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Soviet K-class submarine
Class overview
Operators:  Soviet Navy
In service: 1939 - 1959
In commission: - 1959
Completed: 12
Lost: 5
Retired: 7
General characteristics
Displacement: 1490 tons surfaced
2600 tons submerged
Length: 97.65 m
Beam: 7.4
Draught: 4.51
Propulsion: 2-shaft diesel electric, 8400-hp diesel, 2400-hp electric
Speed: surface - up to 22,5 knots
submerged - 10 knots
Range: 14,000 nm at 11 knots
Test depth: 230 ft (70 m)
Complement: 67 (10 officers)
Armament: 6 × bow torpedo tubes
2 × stern torpedo tubes
2 x external stern torpedo tubes(24 torpedoes)
2 × 100 mm guns, 2 - 45mm guns, 20 mines

The K class were the largest submarines built for the Soviet Navy in the World War II era.


K class submarine profile

The design was approved in 1936 as a long range "cruiser submarine" with a heavy torpedo and gun armament. The boats could operate as "fleet submarine" working with the battle fleet or as long range commerce raiders

They were a significantly improved version of the Pravda class and overcame most of their shortcomings (Conway's Fighting Ships). The double hull was divided into seven compartments. It was originally planned to carry a small floatplane for scouting but this concept was abandoned when the planned aircraft proved too flimsy.

Yakubov and Worth state that these were the most successful Soviet submarines of the World War II era, with high speed and good seakeeping. The hull provided spacious accommodation and diving time was 60 seconds. American naval constructors inspected K-21 in 1944 and thought the design to be workmanlike but technically inferior to contemporary American boats[citation needed] such as the Gato class submarines

An improved design the KU class which was to be of welded construction was in planning in 1941. A total of 24 KU boats were planned but none were started.


All ships were built by Marti Yard / Ordzhinikidze Yard, Leningrad

A total of twelve boats were built in the Baltic for the Soviet Northern Fleet. K1 to K23 were transferred prior to the German Invasion. K51 to K56 were trapped in Leningrad during the Blockade and were completed after the war and transferred to the Arctic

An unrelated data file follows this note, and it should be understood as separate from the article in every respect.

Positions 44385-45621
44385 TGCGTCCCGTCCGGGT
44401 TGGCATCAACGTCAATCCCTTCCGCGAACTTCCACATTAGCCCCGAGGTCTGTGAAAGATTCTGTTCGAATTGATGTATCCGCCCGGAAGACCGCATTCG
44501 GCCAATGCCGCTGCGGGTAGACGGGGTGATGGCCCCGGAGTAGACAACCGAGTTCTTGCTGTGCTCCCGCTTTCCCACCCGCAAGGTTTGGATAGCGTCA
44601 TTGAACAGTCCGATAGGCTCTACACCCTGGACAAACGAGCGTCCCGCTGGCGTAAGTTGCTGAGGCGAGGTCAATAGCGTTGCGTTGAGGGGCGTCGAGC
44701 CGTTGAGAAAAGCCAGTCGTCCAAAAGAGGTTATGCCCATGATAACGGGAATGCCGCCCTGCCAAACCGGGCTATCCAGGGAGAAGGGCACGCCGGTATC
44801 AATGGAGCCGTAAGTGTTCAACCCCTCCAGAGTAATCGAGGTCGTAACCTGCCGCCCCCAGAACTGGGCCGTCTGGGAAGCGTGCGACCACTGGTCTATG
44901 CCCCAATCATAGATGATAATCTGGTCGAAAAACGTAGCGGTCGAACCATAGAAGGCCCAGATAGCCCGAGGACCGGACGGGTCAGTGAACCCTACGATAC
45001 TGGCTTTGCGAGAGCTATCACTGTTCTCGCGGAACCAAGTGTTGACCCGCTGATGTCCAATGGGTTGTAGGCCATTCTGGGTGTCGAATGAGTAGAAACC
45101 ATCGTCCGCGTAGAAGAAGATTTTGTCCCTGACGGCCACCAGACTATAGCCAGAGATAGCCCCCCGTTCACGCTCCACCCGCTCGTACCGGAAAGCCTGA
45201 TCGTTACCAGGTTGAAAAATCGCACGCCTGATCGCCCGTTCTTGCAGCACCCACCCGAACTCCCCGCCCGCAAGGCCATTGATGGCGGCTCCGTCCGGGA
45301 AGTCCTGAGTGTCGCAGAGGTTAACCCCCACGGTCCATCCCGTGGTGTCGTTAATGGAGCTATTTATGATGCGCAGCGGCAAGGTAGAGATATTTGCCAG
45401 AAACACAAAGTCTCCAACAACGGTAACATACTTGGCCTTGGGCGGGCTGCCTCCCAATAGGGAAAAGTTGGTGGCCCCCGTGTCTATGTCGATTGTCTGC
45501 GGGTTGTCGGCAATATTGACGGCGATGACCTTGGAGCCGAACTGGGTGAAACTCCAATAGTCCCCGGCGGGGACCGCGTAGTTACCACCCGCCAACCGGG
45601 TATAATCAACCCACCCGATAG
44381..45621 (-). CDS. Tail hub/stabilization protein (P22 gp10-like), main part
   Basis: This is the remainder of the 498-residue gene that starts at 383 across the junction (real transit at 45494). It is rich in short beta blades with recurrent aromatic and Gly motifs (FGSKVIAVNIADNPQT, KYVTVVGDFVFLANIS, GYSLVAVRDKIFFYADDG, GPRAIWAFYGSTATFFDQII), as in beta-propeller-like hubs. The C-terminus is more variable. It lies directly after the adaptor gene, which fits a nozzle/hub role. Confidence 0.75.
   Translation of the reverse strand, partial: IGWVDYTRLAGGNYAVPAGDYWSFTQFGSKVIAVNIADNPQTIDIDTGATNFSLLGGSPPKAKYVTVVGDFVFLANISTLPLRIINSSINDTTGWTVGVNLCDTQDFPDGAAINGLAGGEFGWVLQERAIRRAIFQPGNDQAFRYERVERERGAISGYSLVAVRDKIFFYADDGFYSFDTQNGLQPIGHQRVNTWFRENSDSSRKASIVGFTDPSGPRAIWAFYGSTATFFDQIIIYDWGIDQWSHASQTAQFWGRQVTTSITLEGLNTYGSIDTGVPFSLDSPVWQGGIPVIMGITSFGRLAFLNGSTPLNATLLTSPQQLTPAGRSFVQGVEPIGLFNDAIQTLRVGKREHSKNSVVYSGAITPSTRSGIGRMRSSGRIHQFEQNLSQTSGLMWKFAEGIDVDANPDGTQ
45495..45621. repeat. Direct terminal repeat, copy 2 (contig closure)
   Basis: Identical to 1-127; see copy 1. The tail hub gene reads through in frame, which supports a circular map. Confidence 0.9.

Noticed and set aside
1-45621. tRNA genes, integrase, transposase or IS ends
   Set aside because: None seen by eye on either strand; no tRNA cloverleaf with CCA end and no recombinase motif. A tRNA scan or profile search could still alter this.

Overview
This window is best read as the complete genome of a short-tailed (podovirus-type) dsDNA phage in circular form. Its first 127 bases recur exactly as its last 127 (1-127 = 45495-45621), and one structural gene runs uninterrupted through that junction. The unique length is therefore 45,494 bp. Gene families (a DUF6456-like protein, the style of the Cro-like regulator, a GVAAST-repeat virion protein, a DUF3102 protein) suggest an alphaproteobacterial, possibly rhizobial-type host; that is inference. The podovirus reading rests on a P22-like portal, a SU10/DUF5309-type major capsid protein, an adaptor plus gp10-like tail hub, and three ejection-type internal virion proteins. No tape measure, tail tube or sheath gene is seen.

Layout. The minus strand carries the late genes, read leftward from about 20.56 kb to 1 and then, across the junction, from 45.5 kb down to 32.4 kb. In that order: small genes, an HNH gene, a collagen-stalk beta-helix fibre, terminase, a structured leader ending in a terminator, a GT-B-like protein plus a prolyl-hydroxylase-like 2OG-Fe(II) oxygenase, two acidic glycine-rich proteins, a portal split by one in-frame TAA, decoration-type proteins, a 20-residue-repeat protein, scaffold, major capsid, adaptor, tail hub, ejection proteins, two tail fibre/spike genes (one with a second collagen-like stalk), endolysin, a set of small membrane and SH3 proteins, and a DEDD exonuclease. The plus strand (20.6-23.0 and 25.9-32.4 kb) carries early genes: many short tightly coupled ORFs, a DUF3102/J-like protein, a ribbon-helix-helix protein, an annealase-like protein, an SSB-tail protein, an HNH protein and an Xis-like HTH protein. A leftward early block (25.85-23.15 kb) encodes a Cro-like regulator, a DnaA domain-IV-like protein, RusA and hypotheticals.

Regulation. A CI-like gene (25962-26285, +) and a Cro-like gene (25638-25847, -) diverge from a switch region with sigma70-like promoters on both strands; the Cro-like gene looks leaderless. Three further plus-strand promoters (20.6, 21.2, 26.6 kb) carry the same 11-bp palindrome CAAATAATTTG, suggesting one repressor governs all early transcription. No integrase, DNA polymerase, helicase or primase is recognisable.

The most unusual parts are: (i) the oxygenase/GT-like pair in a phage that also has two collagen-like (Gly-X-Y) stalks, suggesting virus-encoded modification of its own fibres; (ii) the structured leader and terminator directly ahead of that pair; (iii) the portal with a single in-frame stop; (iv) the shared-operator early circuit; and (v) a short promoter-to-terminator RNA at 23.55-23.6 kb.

• K 1 -
Laid down 27 December 1936
Launched 4 May 1938,
Commissioned 26 May 1940
Lost October 1943 , Mined in the Kara Sea
  • K 2
Laid down 27 December 1936
Launched 4 May 1938,
Commissioned 26 May 1940
Lost August/September 1942
  • K 3
Laid down 27 December 1936
Launched 1938,
Commissioned 19 December 1940
Sunk 21 March 1943 by German anti-submarine vessels near Båtsfjord, Norway
  • K 21
Laid down 10 December 1937
Launched 16 August 1939
Commissioned 3 February 1941
made an unsuccessful attack on the Tirpitz, during the PQ-17 convoy when she was commanded by Nikolai Lunin, stationary training ship 1959, saved as memorial
  • K 22
Laid down 5 January 1938
Launched 3 November 1938,
Commissioned 7 August 1940
Sunk 7 February 1943 by mines
  • K 23
Laid down 5 February 1938
Launched 28 April 1939
Commissioned 25 October 1940
Sunk 12 May 1942 by German anti-submarine vessels commanded by Wolfgang Kaden near Olesa Fjord, Norway, the boat was commanded by Magomet Gadzhiyev
  • K 51
Launched 1939,
decommissioned in 1955, scrapped
  • K 52
Launched 1939,
decommissioned in 1955, scrapped
  • K 53
Launched 1939,
decommissioned in 1954, scrapped
  • K 54
Launched 1941,
not commissioned, scrapped
  • K 55
Launched 1941,
decommissioned in 1954, scrapped
  • K 56
Launched 1940,
sunk in 1957 at nuclear trials


  • Conway's All the World's Fighting Ships 1922–1946
  • Vladimir Yakubov and Richard Worth, Raising the Red Banner -2008 Spellmount ISBN 978-1-86227-450-1

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